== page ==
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Hi,

I heard that when a noun (possibly nouns too?) is used as an adjective, it should be singular, but that doesn't seem to be true for all cases. Only for certain circumstances/situations? Then, when?

I found these under that heading of "Policies and Procedures" for Human Resources Managment.

Pllease look all the plural nouns that are used as adjecitves.

Education, training and skills (not skill??) Development policy -- Why capitalize just "Developement"?

Private phone calls policy

Employment Contrcats policy -- Why capitalize "Employment Contracts" (possibly because there might be an internal document named "Employement Contracts"?? Any other possible reasons you can think of?)

Gifts, donationas and sponsorship policy

Mannagement of payments, receipts and cash resources policy -- Can all those words arranged that way be a composite adjective?

Public Relations Policy -- Why capitalize all words?
Comments  
I think all those plurals in your sentences are OK. Just get used to them, because they are used by many people, thus are idiomatic.

>Can all those words arranged that way be a composite adjective?
Yes.
Thank you.

When should a person follow this recommendation -- if that is one?

I heard that when a noun (possibly nouns too?) is used as an adjective, it should be singular.

eg

ant farm, not ants fram

pencil holder, not pencils holder
Students: We have free audio pronunciation exercises.
Those are generally correct in singular, but those are single words, not a compound. In a compound, I think you must make sure it is right by itself, and only then that it's an adjective.
The original poster may want to read this:
Compound Words
http://grammar.ccc.commnet.edu/grammar/compounds.htm
Perhaps GG comes to visit this thread. Emotion: smile
You may have a look at these examples in books, thus proofread by editors who know how to write:

50 on "and skills policy" [the majority choice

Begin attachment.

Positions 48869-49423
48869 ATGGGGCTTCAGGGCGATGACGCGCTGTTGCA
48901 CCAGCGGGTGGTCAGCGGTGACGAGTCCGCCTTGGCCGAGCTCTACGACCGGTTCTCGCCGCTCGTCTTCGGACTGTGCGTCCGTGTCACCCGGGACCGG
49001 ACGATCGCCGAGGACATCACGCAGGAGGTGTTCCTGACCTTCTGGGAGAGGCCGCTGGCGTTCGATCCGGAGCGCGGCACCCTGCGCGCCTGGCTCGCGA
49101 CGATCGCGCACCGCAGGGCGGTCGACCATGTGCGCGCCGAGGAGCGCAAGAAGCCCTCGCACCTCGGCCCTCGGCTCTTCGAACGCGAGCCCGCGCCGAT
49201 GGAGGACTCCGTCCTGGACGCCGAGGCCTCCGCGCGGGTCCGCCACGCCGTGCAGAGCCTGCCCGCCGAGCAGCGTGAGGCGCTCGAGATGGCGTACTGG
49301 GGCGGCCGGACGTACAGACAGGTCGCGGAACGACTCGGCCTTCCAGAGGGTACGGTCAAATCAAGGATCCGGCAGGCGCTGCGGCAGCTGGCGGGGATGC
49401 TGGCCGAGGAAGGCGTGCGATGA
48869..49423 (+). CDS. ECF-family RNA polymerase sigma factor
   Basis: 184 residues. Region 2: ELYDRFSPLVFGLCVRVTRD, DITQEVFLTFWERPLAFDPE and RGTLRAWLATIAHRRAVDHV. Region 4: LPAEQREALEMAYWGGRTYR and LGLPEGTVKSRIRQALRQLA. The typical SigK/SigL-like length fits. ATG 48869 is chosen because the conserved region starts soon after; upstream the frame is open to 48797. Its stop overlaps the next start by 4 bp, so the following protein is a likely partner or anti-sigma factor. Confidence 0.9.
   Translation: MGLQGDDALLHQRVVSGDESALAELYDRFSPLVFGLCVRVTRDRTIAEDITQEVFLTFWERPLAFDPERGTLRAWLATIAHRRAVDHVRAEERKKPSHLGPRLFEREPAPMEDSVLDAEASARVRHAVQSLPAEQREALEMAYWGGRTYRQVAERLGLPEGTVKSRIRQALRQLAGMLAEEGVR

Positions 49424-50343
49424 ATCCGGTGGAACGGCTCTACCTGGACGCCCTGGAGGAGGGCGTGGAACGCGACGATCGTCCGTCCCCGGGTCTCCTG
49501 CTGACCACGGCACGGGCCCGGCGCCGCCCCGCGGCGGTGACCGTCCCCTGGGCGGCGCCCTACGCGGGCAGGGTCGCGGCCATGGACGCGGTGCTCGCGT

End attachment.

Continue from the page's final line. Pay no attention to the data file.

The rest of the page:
http://books.google.com/books?q=%22and+skills+policy%22&btnG=Search+Books
4 on "and skill policy" [only one is relevant
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Managing Human Resources: Personnel Management in Transition - Page 233
by Stephen Bach - Business & Economics - 2005 - 480 pages

Brown, N., Corney, M. and Stanton, G. 2004: Breaking out of the Silos, 14—30

Education and Skills Policy, London: Nigel Brown Associates. ...

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Use Google Books:


Students: Are you brave enough to let our tutors analyse your pronunciation?
Thank you. I looked through the site for its help on Compound Words

Compound Words

http://grammar.ccc.commnet.edu/grammar/compounds.htm

And the only section that seem to reveal relevancy to the issue we are talkng about is this :

As a general rule, then, the plural form of an element in a hierarchical term belongs to the base element in the term, regardless of the base element's placement:

  • first sergeants
  • sergeants major
  • sergeants first class
  • colonel generals [Russian]
  • lieutenant generals
  • lieutenant colonels
  • apprentice, journeyman, and master mechanics
  • deputy librarians
  • deputy assistant secretaries of state


  • This doesn't give me clear answers to my questions: why plurals in all these phrases?

    Gifts, dontations, and sponsorship policy

    Public Relations Policy -- This one seems to be good in that we normally use the phrase "public relations," -- only rarely do we use "public reation."; maybe in "public relation issue."

    Marius said:

    "In a compound, I think you must make sure it is right by itself, and only then that it's an adjective.'

    What do you mean?
Well, see this thread elsewhere:

Noun modifiers
http://thegrammarexchange.infopop.cc/eve/forums/a/tpc/f/340600179/m/4121029663?r=5611057863#56110...
where it is mentioned that:

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…However, the plural attributive construction is on the increase, particularly in BrE where it is more common than in AmE, eg:

careers guidance
a grants committee
a new systems analyst
an appointments officer
the policy and resources working party"
*A Comprehensive Grammar of the English Language, by Quirk et al. Longman 1985
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